- Possess any loaded or uncased firearm or air gun while within the exterior boundary of state-owned lands posted with department signs in Dane, Dodge, Fond du Lac, Jefferson, Juneau, Kenosha, La Crosse, Manitowoc, Milwaukee, Outagamie, Ozaukee, Racine, Sauk, Sheboygan, Walworth, Washington, Waukesha, and Winnebago counties or on State Recreation Areas or state forest lands in the Kettle Moraine or Point Beach State Forests except as follows:
- While engaged in hunting in accordance with the open seasons listed on pages 10-17.
- While shooting at an established target range (this is the only target shooting permitted on these state lands).
- While training or trialing dogs under department license within designated areas.
Question 3: If someone were pulling another person on a snowmobile sleigh while riding on a snowmobile trail, would the person riding in the sleigh have to get out and walk across at each intersection?
Answer: We don’t really have any regulations on sleighs. We advise people that the sleigh would need a tail light to comply with legal lighting requirements. Other than that, there are no other restrictions on their use.
Question 4: I have a customer wondering if they could sell wings and feathers from pheasants raised on a game farm but harvested through traditional hunting methods. I noticed it is legal to sell game farm-raised pheasant wings and feathers, but not pheasants that were legally harvested in the wild. Is it legal to sell wings and feathers from pheasants that were harvested by hunting but raised on a game farm?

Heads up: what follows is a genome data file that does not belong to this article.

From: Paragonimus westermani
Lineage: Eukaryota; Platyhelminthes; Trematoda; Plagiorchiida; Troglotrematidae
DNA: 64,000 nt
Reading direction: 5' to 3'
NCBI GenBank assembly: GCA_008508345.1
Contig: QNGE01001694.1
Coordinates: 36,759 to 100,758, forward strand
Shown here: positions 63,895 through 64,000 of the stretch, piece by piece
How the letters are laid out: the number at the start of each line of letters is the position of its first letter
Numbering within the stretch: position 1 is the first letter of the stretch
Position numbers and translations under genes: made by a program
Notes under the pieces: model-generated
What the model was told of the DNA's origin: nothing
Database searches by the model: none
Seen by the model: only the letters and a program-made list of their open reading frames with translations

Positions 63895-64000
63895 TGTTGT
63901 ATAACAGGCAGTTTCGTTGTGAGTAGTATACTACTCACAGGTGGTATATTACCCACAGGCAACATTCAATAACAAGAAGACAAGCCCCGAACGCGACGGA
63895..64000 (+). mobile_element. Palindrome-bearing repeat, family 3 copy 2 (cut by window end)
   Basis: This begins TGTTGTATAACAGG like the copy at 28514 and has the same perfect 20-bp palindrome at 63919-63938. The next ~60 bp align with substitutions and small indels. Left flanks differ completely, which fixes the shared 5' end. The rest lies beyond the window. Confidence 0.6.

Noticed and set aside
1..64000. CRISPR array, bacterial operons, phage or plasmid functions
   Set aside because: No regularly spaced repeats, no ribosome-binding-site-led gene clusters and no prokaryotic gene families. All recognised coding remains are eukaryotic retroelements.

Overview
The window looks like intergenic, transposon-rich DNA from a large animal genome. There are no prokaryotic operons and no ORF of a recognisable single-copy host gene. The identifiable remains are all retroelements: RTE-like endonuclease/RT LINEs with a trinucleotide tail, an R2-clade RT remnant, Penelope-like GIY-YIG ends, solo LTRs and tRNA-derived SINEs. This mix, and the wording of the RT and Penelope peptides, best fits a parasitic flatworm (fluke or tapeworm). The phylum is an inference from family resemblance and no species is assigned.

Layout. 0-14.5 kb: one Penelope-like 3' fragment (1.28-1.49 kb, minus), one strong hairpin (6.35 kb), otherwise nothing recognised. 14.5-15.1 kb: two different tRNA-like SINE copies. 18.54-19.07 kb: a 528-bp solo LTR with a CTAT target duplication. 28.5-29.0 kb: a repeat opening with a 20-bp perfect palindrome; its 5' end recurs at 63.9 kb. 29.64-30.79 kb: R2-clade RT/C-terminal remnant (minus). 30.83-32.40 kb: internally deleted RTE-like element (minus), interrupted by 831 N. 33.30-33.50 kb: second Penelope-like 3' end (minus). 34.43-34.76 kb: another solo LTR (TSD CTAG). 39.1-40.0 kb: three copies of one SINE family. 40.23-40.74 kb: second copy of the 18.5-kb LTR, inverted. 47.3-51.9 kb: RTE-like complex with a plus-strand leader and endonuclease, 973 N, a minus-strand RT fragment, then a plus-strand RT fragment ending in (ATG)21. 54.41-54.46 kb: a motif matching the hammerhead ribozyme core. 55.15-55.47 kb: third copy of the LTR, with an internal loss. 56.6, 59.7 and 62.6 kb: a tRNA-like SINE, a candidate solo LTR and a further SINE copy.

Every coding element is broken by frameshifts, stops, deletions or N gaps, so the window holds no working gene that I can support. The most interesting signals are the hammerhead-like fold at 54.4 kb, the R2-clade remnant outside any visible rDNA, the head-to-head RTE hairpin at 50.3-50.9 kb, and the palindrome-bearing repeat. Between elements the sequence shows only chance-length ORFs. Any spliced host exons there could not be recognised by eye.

Answer: Feathers or any part of the carcass of a pheasant raised in captivity can be sold if it was never released to the wild — and the sale is accompanied by a receipt from the person who raised/sold the bird or its parts. This serves as proof the bird was a farm-raised game bird. Once a captive-raised pheasant is released, those birds are then considered wild birds which can only be harvested during the open season with appropriate license and cannot be bought or sold. This includes all the thousands raised by DNR at Poynette and released around the state, and any that are raised by private individuals or game farms and stocked/released to the wild. State statutes say the burden of proof that an animal was a farm-raised game bird rests with the person making the claim. This is why a person must be sure to obtain a receipt from the person who sold the captive game-farm birds.